In this situation of pandemic “that makes us aware that we are all potentially sick, for us, animated by the charisma of Camillus de Lellis, the announcement of Christian hope becomes even more urgent and perhaps even more audible by our brothers and sisters in humanity”.
This is the message shared among the Ministers of the Sick from the communications office of the order which today, 14 July, celebrates the feast of its founder.
“The difficult experience of having to face a pandemic like the one triggered by the coronavirus is proving to be an almost deafening shock”, the Camillians wrote in their message.
“The pandemic changed everything in an instant. If before we were used to living ‘a lot of space’ in ‘little time’, we suddenly found ourselves living in ‘little space’ with ‘a lot of time’ available”, the order continued.
“We have begun to understand, even in our religious or family and professional communities, that in a room, even a small one, you can feel isolated or alone depending on whether the solitude in which you live is able to offer human and spiritual content that allows our heart to be open, and not lose hope.
“We are learning that solitude and isolation are not the same thing: one can feel alone even in the midst of a large crowd.
“We have learned to ‘stay apart’, but solidarity, fraternity and communion among us, between religious communities, between religious institutes, at an ecclesial and/or civil level, have been even more intense, joyful, spontaneous and genuine: face masks, gloves etc…. have ceased to be simple albeit necessary personal protective equipment to become objects to use everyday or to gift between religious communities and provinces. They are a symbol of mutual concern and support in the daily battle for the care of the most fragile people”.
In the order’s note, all the topicality of the fourth Camillian vow emerges, which calls for consecration to the service of the sick even at the risk of life.
“We have seen [the vow] heroically lived by many religious but also by many lay professionals from the healthcare world, who have accepted and reinterpreted it within the ethics of their healthcare profession” , underline the Camillians.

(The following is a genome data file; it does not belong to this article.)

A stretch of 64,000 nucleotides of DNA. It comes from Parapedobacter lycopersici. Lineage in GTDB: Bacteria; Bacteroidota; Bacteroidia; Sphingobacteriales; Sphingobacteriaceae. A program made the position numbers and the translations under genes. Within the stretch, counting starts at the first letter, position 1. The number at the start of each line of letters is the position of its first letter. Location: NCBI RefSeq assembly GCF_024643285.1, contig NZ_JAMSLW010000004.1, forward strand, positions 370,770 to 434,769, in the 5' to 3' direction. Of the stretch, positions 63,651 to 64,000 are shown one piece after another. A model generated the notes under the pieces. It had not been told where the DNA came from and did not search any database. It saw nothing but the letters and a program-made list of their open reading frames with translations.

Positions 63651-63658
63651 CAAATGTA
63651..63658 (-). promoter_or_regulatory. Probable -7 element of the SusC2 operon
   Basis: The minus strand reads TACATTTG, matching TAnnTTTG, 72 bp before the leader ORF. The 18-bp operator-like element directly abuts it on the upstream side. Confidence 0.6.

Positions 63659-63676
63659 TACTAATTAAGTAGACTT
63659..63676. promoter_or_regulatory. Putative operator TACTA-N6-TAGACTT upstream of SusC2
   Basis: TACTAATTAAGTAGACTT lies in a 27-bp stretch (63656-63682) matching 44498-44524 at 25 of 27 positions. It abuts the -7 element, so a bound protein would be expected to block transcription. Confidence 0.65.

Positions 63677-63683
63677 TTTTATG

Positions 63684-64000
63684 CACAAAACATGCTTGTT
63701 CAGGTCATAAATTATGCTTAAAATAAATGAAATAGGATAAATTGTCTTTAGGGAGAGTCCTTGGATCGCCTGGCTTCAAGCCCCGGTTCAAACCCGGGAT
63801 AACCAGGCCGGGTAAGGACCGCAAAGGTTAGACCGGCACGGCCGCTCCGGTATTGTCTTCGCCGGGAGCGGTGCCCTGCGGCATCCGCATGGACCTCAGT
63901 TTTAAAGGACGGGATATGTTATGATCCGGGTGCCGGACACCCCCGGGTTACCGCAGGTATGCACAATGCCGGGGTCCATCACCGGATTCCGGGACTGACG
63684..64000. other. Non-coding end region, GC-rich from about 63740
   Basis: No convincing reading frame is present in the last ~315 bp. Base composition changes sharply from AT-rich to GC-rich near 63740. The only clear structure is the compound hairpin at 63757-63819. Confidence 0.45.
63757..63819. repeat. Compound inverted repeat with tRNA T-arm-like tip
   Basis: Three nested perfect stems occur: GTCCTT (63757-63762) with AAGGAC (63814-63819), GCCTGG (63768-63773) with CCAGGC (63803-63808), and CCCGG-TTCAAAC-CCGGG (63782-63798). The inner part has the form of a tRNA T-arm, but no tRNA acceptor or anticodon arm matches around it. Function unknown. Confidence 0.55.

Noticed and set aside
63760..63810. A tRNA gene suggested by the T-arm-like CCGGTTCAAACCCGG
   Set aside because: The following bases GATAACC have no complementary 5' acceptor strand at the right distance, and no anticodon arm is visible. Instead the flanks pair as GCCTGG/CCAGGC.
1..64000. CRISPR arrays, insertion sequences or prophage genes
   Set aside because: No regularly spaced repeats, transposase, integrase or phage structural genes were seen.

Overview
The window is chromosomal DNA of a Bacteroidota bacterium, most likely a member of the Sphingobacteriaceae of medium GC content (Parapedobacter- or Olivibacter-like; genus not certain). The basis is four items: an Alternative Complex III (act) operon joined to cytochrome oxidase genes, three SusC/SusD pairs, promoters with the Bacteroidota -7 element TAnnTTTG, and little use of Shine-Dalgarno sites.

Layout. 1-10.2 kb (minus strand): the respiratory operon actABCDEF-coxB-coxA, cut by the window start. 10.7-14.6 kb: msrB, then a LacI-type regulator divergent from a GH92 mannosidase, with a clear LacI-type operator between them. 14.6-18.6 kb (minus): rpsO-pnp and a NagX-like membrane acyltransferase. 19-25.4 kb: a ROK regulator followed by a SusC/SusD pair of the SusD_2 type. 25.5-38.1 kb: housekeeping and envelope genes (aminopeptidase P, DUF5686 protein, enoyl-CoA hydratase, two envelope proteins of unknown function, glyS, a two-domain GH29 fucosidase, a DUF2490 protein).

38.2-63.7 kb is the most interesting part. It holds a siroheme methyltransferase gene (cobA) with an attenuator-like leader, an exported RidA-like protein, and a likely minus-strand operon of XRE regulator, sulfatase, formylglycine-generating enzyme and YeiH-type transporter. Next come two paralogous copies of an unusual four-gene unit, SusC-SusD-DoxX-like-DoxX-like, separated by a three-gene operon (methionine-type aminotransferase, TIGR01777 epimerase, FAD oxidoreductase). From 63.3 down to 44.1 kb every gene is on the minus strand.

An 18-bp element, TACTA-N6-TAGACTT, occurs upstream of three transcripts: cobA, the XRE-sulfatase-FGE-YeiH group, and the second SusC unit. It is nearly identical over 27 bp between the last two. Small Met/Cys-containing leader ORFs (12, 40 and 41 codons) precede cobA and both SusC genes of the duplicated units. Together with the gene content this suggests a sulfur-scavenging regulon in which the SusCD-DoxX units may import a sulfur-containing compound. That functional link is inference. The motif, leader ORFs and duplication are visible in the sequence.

“We were pained by the fact that in some care facilities we were unable, for precautionary reasons, to physically reach the sick: however, we saw, with amazement, that brothers and sisters – religious, volunteers, health workers, lay people – re-invented themselves for these sick people: ‘family members’ in affections, ‘friends’ in solidarity, ‘priests’ in the comfort of faith, ‘companions’ in fear and hope, sacrificing, for weeks, their personal affections, friendships, families and communities, up to the exhaustion of their physical energies and in several cases up to contagion and death.
“This is exactly the experience of Camillus de Lellis, when he threw his first companions in the trenches of the hospital, domestic hovels or great epidemics: in works and words, he was a master of resilience in fear and sacrifice, aware that this attitude generates presence; he embraced risk to create authentic proximity”.
“The pandemic we are going through is not a divine scourge”, concluded the Camillians.
“It is a sign to be read with humility and to be brought with patience and compassion.
“Suffering never leaves us the same: it makes us better or makes us worse. The death of some, the suffering of many and the fear of all are a sign that calls us to a humble and serene awareness: we are all human!
“Prayer is a safe anchor and, in this historical moment, as Camillians we are called to announce the Gospel of life, compassion and care, which entails the ability to evangelise and humanize suffering and death”.